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Giving Books as Gifts

By: Beth Morrisey MLIS - Updated: 7 Oct 2012 | comments*Discuss
Books Gifts Children Reading Level

Books make excellent gifts. They are relatively inexpensive so giving just one is budget-conscious, but giving a whole series can make a real statement. Their plots and subjects are varied, so there is sure to be a subject to suit everyone, and their designs can be basic or intricate, interactive or traditional, multimedia or simply printed. Not to mention that by giving books as gifts during events that capture children’s excitement and imagination is a great way to convey that reading is worth celebrating. When giving books as gifts to children, consider their reading level, the content of the book, the child’s interests and consider too donating a matching book in the child’s name.

Consider the Child’s Reading Level

When selecting a book as a gift for a child it’s important to match the book to the child’s reading level. Sometimes bookshops or libraries may divide books by the intended ages of readers, but this is not as accurate as matching a book to a reading level. For example, children with reading difficulties may be frustrated by books with vocabulary which is too hard or concepts which are too abstract, while children who are gifted readers may be bored by these same books. If you are unfamiliar with a child’s reading level, ask his or her parents in general terms (“Would Gemma prefer a book for you to read aloud or an easy reader for her to tackle on her own?”) or simply ask for more information on the child’s favourite books (“Which author is Charles particularly fond of?”). Using these answers as your starting point should help you more confidently match a book to the child’s reading level.

Consider the Contents of the Book

In addition to the reading level of a book, also take into account the contents of the book before giving it to a child as a gift. For example, some teens may be mature enough to read books with more adult plots including sexual intercourse or violence but others may not yet be mature enough to handle such topics. The same holds true for younger readers and abstract concepts such as death and sexuality. You will probably also want to ask parents if there are any topics which they prefer not to have in their house and avoid books which discuss these subjects. Giving a book to a child as a gift is also not the time to make a political or religious statement, so if you think a book might be controversial it may be best to avoid it in favour of something less provocative.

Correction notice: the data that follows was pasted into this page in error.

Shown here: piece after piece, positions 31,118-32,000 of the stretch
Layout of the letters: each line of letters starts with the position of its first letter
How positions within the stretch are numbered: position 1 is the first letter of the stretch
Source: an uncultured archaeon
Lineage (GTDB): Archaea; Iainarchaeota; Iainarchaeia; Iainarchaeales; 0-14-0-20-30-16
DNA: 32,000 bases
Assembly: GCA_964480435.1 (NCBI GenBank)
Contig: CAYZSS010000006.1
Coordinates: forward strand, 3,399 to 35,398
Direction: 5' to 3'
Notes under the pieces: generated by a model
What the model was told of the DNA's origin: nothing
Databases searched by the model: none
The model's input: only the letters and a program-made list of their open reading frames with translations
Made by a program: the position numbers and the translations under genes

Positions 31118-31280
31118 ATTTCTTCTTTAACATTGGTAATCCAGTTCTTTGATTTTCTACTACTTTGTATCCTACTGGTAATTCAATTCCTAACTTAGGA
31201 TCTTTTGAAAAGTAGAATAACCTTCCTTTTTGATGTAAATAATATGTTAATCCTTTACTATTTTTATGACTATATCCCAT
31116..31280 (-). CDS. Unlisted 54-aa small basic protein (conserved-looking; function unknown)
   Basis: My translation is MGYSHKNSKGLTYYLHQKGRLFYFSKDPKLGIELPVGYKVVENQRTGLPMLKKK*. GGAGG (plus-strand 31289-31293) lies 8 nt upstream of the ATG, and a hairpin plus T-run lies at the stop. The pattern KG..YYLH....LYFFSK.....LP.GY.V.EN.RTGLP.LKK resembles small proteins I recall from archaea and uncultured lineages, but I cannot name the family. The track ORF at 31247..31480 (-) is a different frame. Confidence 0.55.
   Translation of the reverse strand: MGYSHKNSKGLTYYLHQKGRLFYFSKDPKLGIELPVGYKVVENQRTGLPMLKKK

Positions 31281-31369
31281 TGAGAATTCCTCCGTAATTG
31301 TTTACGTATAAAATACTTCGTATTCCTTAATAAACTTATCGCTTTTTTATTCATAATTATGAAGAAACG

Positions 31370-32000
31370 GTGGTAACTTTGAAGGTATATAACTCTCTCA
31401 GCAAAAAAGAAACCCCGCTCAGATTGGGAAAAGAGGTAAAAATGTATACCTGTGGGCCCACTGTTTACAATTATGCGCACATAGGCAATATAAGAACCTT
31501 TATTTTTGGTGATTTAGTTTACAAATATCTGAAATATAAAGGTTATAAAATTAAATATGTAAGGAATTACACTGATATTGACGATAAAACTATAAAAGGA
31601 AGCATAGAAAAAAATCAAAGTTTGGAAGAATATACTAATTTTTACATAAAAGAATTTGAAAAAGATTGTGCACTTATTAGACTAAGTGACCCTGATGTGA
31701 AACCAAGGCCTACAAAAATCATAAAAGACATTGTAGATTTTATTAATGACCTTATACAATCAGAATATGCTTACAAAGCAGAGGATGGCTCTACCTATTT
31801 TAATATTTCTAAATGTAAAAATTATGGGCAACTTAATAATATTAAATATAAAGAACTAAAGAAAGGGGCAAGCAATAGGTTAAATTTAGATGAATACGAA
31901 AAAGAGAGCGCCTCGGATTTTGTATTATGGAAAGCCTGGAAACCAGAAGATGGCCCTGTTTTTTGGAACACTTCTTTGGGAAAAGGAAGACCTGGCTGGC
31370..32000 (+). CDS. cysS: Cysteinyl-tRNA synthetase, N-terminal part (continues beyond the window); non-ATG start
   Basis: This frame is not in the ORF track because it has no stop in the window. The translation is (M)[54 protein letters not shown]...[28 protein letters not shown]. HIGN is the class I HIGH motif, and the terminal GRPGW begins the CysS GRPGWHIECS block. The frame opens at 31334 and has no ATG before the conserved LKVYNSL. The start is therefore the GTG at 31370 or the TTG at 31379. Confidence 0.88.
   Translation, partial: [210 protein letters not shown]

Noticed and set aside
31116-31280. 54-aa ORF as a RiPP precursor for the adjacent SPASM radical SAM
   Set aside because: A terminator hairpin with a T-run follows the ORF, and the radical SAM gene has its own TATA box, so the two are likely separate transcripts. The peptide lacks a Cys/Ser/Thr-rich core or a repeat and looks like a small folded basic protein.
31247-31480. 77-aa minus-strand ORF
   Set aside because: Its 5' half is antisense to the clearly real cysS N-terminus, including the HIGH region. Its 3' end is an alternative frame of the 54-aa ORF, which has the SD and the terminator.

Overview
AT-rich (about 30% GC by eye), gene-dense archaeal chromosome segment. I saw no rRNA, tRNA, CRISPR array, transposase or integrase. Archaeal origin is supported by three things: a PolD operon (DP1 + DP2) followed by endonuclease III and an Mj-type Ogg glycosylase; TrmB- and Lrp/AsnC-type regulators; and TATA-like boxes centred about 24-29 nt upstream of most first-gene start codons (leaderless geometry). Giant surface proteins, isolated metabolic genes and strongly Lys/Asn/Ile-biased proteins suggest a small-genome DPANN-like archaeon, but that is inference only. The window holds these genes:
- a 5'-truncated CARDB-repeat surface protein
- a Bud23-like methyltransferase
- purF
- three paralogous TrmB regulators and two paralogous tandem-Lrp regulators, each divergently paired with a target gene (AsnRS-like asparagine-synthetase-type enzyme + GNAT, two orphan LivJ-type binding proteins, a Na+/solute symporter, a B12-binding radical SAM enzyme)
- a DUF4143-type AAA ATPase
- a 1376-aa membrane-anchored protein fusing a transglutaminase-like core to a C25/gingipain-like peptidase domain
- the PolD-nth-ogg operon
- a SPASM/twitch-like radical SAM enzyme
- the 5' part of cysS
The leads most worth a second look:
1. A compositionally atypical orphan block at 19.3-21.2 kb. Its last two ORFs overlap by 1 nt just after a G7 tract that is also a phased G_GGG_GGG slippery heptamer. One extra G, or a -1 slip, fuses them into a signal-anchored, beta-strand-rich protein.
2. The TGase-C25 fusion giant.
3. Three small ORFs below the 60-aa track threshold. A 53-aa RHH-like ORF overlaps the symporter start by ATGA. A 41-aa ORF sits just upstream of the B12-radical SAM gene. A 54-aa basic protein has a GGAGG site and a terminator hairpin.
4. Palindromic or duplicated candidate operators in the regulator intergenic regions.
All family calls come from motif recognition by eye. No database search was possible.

Consider the Child’s Interests

Once you know the child’s reading level and acceptable book topics, think hard about the child’s interests. Boys who like sports, for example, may enjoy novels in which sports play a prominent role, autobiographies about sports figures, sports reference books, atlases of particular types of sports or annuals of particular sports teams. Bookshop staff will be helpful when it comes to selecting books with particular plots, or pointing out books in particular genres, or finding authors who are popular with children who like other authors (“If you liked J.K. Rowling you’ll love...”). These people are there to help, so make the most of them if you need a little help.

Consider Donating A Matching Book

To really make your point that reading is a wonderful activity and books are important, consider gifting a child with two of the exact same books. Explain to the child that one is for him or her, and one is to donate to a favourite charity, library, school or hospital. Pick a date in the future for just the two of you to go to make the donation and then celebrate with a small treat like a hot chocolate or ice cream. Not only does this allow children to understand the importance of helping others to read, but gives you both something nice to look forward to and associate with books in the future.

Books are wonderful gifts, particularly for children. Children who receive books as gifts often come to look at them as fun and interesting, something happy to help them celebrate a birthday, holiday, great year at school or even just a Friday afternoon. Considering the reading level of the child, the contents of the book and the interests of the child receiving the book should help you select the best book for him or her, and considering donating a matching book to those in need will help you convey the importance of books and reading for children.

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